# Are probabilistic theories necessarily falsifiable?

1. Jan 24, 2004

### Loren Booda

Karl Popper asserted, in brief, that all theories are eventually falsifiable. What of a theory (quantum mechanics?) that embodies probabilities such that its truth and falsity are apparent a priori (a violation of Goedel's logic?) If probabilistic theories are proved necessarily falsifiable, such a proof would indicate a method of generalizing quantum mechanics, I believe.

2. Jan 25, 2004

Staff Emeritus
Did you mean "not apparent a priori"?

No physical theory is apparent a priori, they all depend on facts from experience. For example the theory of quantum spin, with all its beautiful relationship to group theory, is a _constructed_ system to explain certain experimental facts (double lines in spectra, Stern-Gerlach behavior, etc). This is the very opposite of a priori.

QM makes definite predictions and can be falsified. For example John Bell, in developing his inequalities, was attempting to falsify QM (he was a proponent of Bohm's theory). He showed that QM would have a higher correlation betwen states of separated entangled particles than would be consistent (on a naive view) with special relativity. But subsequent experiment showed that in fact nature does behave just this way, and relativistic locality has to be catered for with a more nuanced view. So this attempt to falsify QM failed. But the next attempt might just succeed!

3. Jan 25, 2004

### Loren Booda

Thanks for your correction, selfAdjoint. (So much for my four years of Latin.)

I meant to say that a theory which predicts a definite outcome is falsifiable (a la Popper), whereas a probabilistic theory might not be. It may be argued that such a probabilistic theory (which embodies falsifiability as part of its theory) can be totally self-consistent. Perhaps the more general successor to quantum mechanics will include its own falsifiability through a process with probability of truth.

4. Jan 26, 2004

Staff Emeritus
Perhaps a TOE could be post-Popperian. We have post everything else. <rant> When I was a kid the only thing that was Post was Toasties</rant>,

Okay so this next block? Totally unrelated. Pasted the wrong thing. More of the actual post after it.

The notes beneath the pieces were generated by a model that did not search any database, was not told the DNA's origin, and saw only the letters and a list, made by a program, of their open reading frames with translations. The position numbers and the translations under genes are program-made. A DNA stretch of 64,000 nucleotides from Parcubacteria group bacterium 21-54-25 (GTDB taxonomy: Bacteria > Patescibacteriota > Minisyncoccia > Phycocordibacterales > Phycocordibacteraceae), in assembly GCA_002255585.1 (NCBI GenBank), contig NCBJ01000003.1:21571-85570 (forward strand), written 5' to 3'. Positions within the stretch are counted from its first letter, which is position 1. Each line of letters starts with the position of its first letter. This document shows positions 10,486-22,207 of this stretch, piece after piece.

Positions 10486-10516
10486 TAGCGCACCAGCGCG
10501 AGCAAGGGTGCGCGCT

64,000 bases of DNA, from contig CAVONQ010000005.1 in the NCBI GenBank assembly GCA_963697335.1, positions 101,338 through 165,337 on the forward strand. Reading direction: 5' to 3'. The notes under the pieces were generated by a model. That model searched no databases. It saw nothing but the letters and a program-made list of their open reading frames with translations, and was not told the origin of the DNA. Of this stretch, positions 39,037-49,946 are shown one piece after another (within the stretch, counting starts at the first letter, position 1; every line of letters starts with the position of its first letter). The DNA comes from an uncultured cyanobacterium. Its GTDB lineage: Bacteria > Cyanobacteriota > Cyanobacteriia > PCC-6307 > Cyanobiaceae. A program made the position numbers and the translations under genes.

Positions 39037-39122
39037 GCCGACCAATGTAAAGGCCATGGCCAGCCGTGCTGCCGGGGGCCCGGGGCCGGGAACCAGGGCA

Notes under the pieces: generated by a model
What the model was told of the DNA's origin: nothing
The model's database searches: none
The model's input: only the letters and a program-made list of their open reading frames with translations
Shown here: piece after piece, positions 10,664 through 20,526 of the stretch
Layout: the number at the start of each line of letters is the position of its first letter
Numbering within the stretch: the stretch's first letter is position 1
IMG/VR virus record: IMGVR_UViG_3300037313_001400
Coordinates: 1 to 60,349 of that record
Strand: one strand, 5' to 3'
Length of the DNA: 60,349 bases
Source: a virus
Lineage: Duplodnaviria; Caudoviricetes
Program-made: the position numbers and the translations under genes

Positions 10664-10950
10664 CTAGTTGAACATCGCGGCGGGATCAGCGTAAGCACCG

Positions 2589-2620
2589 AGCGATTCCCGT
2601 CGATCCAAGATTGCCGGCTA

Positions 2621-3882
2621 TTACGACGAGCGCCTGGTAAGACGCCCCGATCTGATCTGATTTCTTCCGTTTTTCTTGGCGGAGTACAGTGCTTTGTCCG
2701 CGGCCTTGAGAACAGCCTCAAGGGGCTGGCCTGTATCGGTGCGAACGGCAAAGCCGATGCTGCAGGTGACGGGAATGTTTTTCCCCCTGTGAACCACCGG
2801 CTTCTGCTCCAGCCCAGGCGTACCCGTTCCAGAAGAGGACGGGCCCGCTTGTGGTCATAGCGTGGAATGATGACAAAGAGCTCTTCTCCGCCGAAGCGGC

5. Feb 26, 2004

### TeV

Question of self-consistency in one physical theory is valued by its new predictions (forced part which I liked more) and confirmations or better understanding of known but yet not so well described phenomena in nature.Of course ,the experiment /observations always say last word of validity.I guess no physical theory except TOE (maybe?) is totally selfconsistent.
Sort of Philosophical question:
Might be right time to introduce kind of Godel theorem (math logic) in modern physics?

6. Feb 26, 2004

Staff Emeritus
$$G\ddot{o}del$$ is not the last word anymore for real-valued systems. See A survey on real structural complexity theory , especially things like this from the discussion after theorem 5.4 on page 132:

"Conversely assuming that R is an ordered field of infinite transcendence degree which is dense in its real closure, they show that all definiable (in the sense above) subsets of R are decidable over R if and only if R is real closed."

It is possible to build computational systems over subrings of the real numbers that are decidable, that is, not subject to $$G\ddot{o}del's$$ theorem.

7. Feb 27, 2004

### TeV

Thank you for providing the link,
I affraid I don't have enough time right now to study it (background of my knowledge in this field is moderate I admit).
Could this paper results reflect somehow new algorithmic theory of quantum computers?Just curious to know...

8. Feb 27, 2004